Obvius Access

  Disability Access Consultants with a Balanced Approach

 

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DDA vs. NDIS Comparisons

 

Disability Discrimination Act and the new National Disability Insurance Scheme have the potential to create some major problems. How can they be solved?

 By David W Bedwell  Obvius Access  

The proposed new National Disability Insurance Scheme NDIS could be the subject of discriminationary claims as differing standards may apply to the framework of the Scheme to that of the Disability Discrimination Act.

The NDIS Bill aims to create a framework of a National Scheme. Several contentious issues could be raised such as

* Who decides the eligibility criteria?

* Who decides the age requirements?

* What constitutes reasonable and necessary support?

A person applying to participate in the Scheme should they be declined entry could, for reason of subjective opinion, consider their specific negative eligibility decision to be discriminatory under the terms of the DDA and seek reconciliation

Early concerns for the NDIS Bill have been expressed that it may not include cover for those over 65. It is believed that therefore disability services for the aged will not be included. The question then arises. Will these services be covered by the aged care system?

Further concerns are that proposed criteria may require a participant to demonstrate that the level of service that they require from the Scheme is above the level that would be provided by reasonable family support. Participants may also be required to demonstrate Substantially Reduced communication, learning, mobility, or self management abilities. This could unless it is managed in an equitable manner potentially breach the individual participant, their carers and families Human Rights.

The Draft Scheme is to be trialed in various locations in New South Wales Victoria, Tasmania, South Australia and ACT. The Queensland State government appears to have declined to participate in the trials at present. Overall the scheme will be managed by the National Disability Insurance Scheme Launch Transition Agency which will be an independent body.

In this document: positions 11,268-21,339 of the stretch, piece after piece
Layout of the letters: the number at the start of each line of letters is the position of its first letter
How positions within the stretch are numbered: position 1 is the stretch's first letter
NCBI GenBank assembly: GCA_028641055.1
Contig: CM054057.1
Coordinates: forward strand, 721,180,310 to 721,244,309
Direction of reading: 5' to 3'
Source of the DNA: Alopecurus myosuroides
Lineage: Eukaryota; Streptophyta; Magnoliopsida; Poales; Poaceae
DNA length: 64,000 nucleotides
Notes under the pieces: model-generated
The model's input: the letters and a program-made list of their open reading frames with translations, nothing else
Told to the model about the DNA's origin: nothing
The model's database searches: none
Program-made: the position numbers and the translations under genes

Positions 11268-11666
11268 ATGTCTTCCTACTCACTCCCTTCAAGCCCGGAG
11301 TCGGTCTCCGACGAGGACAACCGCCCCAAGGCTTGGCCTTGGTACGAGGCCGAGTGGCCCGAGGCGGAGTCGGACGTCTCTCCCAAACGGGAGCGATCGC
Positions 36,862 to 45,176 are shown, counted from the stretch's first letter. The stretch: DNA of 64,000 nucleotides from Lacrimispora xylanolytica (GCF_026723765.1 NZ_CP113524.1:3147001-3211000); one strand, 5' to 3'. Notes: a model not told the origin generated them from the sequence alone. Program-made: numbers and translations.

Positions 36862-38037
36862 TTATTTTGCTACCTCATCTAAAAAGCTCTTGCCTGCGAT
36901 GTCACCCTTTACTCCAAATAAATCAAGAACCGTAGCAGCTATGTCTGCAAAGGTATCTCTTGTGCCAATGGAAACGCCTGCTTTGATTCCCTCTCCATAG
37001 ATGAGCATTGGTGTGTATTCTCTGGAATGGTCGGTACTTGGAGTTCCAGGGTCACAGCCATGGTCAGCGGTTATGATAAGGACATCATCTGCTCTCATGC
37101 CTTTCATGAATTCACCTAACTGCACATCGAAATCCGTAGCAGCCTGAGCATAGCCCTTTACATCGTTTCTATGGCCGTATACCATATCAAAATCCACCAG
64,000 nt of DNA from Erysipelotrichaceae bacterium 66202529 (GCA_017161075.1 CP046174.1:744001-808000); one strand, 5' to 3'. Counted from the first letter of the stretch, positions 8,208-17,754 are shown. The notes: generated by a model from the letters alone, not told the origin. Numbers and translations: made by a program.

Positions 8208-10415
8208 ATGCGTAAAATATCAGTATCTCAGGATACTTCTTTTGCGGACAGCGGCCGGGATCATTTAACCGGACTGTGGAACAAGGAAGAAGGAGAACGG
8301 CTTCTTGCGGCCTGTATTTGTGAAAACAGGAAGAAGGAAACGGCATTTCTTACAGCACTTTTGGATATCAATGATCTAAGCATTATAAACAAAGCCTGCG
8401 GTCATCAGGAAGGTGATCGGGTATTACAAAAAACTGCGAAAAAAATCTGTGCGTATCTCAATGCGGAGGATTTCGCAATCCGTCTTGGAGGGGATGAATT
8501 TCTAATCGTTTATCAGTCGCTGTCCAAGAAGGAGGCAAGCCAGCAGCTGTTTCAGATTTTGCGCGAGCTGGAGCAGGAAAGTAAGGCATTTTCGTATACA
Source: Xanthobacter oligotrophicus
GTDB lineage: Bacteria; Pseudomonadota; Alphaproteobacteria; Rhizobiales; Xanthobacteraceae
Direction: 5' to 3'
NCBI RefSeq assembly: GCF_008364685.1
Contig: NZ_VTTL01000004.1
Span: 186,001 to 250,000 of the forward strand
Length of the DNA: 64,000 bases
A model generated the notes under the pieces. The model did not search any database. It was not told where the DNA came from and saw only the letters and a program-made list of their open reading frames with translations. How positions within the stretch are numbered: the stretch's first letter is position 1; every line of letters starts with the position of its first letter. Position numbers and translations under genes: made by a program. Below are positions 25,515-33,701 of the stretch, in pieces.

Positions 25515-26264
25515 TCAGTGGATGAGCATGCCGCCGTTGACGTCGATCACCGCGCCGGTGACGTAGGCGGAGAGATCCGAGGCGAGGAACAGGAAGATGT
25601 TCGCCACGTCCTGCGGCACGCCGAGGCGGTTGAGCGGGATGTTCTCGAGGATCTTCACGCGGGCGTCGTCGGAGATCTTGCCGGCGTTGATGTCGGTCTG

Previously the Productivity Commission Inquiry report Disability Care and Support had found that the current existing disability system to use the Reports words was

Underfunded, Unfair, Fragmented, and inefficient. As a result it gives people with disability little choice with regard to their own care. It is reported that 400,000 people with disabilities could be helped in Australia by the new Scheme

The NDIS Bill it is believed will set up a methodology and structure to allow the scheme to interact with other existing entitlements. The Launch Transition Agency will be accountable to a Ministerial Council and the schemes operation and trials undertaken will be subjected to a statutory review two years after the scheme commencement

Provided that the Launch Agency is controlled by a group of people as has been advised. That they will be vastly experienced in the provision of or use of disability services, and has experience of living with and caring for people with disabilities.

These people should be capable of identifying and resolving any potential conflicts between the DDA and the NDIS but it will not be easy!

 

David W Bedwell ACAA is a director of Obvius Access DDA Accessibility Access Consultant and DDA Management Planner. He has published other articles specifically related to the DDA Disability Discrimination Act referencing the historical worldwide conception and current implementation of DDA Action Plans. For certain you will find them interesting at the Obvius Access web-site www.accessconsultant.com.au

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